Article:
This one-pot-wonder starts with onions, garlic, red pepper, kale, oregano, and red pepper flakes.
If you’re not a kale lover, go ahead and use spinach. However, I suggest you go for fresh, as the frozen kind usually has too much excess liquid.
Pasta salads are fantastic no matter where you serve them. But I think this summer orzo salad would look incredible on your next BBQ table.
Imagine that charred corn and asparagus served with slow-cooked ribs or BBQ chicken.
Or, swap the lemon juice for lime, and serve this on your next Taco Tuesday!
I made this last week and served it with roasted chicken.
The lemon and garlic dressing hit all the right spots, and I made sure to grill the asparagus until it charred.
The next day, I had it with some leftover salmon. Again, it was super delicious!
Currently, I have two steaks in the fridge ready for dinner, and I’ll bet this orzo and asparagus side would be perfect.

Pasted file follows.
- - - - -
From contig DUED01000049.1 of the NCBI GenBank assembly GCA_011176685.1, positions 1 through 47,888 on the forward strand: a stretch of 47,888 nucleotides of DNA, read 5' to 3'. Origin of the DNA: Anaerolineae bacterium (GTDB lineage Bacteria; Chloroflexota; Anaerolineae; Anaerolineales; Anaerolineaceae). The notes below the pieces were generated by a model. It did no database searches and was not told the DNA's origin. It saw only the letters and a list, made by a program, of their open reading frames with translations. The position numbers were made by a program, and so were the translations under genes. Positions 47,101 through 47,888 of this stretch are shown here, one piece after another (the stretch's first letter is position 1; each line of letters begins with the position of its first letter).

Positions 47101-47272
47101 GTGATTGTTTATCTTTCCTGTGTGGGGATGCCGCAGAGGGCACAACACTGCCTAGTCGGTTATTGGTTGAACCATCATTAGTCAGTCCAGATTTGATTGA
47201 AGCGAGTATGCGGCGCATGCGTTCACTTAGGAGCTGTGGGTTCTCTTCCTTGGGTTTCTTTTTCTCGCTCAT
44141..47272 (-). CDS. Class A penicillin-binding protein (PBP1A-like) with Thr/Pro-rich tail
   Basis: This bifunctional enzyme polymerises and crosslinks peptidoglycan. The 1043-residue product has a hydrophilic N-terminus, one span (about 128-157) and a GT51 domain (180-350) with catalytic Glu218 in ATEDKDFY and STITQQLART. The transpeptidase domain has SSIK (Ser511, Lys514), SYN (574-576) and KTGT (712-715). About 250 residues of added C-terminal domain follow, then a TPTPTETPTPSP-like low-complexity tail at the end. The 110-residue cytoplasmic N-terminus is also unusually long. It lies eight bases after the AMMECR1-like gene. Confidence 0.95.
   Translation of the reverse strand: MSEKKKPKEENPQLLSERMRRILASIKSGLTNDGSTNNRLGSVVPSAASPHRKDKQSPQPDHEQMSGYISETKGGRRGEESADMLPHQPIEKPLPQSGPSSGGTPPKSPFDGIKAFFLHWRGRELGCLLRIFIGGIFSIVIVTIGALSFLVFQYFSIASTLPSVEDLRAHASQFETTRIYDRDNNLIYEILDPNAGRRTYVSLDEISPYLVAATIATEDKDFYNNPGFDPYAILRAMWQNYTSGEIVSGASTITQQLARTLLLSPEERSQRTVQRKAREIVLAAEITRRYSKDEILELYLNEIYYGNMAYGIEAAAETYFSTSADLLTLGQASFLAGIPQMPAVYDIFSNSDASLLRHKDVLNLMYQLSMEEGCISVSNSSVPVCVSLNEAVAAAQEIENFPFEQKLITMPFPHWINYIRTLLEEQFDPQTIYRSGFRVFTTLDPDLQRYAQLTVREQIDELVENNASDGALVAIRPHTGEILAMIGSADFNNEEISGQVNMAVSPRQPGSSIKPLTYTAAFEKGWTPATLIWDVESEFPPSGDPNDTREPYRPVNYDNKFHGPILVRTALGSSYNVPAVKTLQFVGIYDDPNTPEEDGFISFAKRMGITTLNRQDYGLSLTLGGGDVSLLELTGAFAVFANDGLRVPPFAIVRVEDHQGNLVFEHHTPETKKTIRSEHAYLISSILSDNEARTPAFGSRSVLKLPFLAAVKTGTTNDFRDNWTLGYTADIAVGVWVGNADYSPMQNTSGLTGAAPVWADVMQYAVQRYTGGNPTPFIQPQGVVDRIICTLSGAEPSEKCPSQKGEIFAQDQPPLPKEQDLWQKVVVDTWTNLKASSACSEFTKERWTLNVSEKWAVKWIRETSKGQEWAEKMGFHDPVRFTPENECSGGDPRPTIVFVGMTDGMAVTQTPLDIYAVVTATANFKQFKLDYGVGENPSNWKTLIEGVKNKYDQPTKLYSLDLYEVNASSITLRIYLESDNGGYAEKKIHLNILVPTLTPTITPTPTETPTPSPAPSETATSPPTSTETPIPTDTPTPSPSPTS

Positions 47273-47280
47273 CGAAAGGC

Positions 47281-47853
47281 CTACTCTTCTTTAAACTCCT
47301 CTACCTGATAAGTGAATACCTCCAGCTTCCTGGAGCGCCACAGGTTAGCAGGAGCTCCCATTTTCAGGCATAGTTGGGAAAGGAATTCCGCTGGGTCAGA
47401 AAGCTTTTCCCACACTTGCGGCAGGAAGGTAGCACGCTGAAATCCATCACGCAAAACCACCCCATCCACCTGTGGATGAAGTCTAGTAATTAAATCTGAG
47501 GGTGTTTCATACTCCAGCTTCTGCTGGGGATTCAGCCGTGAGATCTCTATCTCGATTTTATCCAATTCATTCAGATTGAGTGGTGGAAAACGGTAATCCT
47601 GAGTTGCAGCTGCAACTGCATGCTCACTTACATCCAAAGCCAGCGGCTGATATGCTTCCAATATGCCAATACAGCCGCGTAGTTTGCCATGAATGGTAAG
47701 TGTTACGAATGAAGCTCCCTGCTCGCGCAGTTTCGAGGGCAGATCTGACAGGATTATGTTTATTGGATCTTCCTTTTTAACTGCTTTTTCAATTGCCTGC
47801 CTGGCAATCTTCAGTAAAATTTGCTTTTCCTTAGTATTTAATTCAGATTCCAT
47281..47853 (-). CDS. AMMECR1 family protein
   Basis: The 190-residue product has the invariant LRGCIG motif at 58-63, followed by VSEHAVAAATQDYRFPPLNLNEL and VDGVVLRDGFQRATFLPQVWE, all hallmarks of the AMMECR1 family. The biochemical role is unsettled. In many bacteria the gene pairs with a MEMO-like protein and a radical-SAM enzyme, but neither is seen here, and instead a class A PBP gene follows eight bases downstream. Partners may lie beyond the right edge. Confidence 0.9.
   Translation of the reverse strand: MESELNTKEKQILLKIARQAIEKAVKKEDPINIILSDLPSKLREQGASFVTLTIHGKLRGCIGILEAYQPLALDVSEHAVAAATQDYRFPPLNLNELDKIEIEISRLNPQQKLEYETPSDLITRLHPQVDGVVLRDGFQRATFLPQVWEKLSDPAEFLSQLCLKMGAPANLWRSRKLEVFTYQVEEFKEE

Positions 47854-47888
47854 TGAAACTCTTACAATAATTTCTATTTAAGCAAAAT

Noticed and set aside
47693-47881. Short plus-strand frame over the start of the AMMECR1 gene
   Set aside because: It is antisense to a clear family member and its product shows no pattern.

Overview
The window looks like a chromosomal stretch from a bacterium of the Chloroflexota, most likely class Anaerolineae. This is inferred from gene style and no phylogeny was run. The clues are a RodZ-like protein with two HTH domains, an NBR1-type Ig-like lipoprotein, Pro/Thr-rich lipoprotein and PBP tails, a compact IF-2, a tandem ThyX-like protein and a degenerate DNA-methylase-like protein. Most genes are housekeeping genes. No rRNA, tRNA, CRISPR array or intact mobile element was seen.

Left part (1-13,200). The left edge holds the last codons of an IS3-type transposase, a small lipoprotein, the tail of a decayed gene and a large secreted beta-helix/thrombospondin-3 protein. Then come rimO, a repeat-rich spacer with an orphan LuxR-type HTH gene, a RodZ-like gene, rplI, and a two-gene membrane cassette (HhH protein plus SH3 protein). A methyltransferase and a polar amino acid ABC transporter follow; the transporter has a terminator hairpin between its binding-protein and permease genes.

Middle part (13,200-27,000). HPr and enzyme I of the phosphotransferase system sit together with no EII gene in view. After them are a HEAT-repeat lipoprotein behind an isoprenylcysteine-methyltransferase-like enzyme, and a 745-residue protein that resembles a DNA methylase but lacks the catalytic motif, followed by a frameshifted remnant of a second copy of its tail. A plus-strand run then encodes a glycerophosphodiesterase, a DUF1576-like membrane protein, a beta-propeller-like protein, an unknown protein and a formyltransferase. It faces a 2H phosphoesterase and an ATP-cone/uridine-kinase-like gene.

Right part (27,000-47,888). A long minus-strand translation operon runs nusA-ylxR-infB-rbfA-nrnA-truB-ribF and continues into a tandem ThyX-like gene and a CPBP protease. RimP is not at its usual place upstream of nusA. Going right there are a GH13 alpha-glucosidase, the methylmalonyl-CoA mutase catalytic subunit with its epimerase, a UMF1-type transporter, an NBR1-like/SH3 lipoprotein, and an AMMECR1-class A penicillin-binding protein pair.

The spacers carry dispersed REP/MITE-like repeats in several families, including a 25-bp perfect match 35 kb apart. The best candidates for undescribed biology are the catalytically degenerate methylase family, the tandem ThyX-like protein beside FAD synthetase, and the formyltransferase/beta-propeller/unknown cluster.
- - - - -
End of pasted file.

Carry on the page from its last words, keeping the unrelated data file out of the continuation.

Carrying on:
I’ll likely add tomatoes and maybe shallots, too.
You’ve probably noticed that a lot of these recipes include lemon dressing.
I think that’s because most are intended to be yummy sides to your main course.
And, as I mentioned above, lemon dressing pairs well with almost everything.
But if you’re not a massive fan of lemon or just want something different, you’ll have to try this orange orzo salad.
The sweetness of the citrus is enhanced by the almonds and raisins but mellowed perfectly by the creamy feta.
Other than the use of lemon, you may also notice that most of these orzo recipes are fresh and use dressing rather than creamy sauce.
Many pasta salads rely on mayo and sour cream, and they’re super delicious!
But since the orzo is so tiny, I think it works better with vinaigrettes and dressings.
What do you think? Would you rather this tuna dish had a creamy, mayo-filled dressing?